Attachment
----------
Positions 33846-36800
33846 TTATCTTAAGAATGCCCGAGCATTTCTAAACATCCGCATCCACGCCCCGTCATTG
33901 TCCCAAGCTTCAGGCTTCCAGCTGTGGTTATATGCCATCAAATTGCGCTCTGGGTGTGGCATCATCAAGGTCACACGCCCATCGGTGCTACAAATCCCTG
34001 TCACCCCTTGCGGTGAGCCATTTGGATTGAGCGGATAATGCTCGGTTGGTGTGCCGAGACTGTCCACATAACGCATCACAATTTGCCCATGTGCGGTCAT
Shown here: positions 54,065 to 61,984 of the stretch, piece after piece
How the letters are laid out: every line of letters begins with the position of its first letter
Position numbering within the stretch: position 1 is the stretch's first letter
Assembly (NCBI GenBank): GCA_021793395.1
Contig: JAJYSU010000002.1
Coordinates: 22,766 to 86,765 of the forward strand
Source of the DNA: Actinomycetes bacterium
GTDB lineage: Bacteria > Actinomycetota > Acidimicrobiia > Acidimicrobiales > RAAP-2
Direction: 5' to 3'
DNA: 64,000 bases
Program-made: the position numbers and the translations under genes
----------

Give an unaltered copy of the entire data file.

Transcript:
Positions 33846-36800
33846 TTATCTTAAGAATGCCCGAGCATTTCTAAACATCCGCATCCACGCCCCGTCATTG
33901 TCCCAAGCTTCAGGCTTCCAGCTGTGGTTATATGCCATCAAATTGCGCTCTGGGTGTGGCATCATCAAGGTCACACGCCCATCGGTGCTACAAATCCCTG
34001 TCACCCCTTGCGGTGAGCCATTTGGATTGAGCGGATAATGCTCGGTTGGTGTGCCGAGACTGTCCACATAACGCATCACAATTTGCCCATGTGCGGTCAT
Shown here: positions 54,065 to 61,984 of the stretch, piece after piece
How the letters are laid out: every line of letters begins with the position of its first letter
Position numbering within the stretch: position 1 is the stretch's first letter
Assembly (NCBI GenBank): GCA_021793395.1
Contig: JAJYSU010000002.1
Coordinates: 22,766 to 86,765 of the forward strand
Source of the DNA: Actinomycetes bacterium
GTDB lineage: Bacteria > Actinomycetota > Acidimicrobiia > Acidimicrobiales > RAAP-2
Direction: 5' to 3'
DNA: 64,000 bases
Program-made: the position numbers and the translations under genes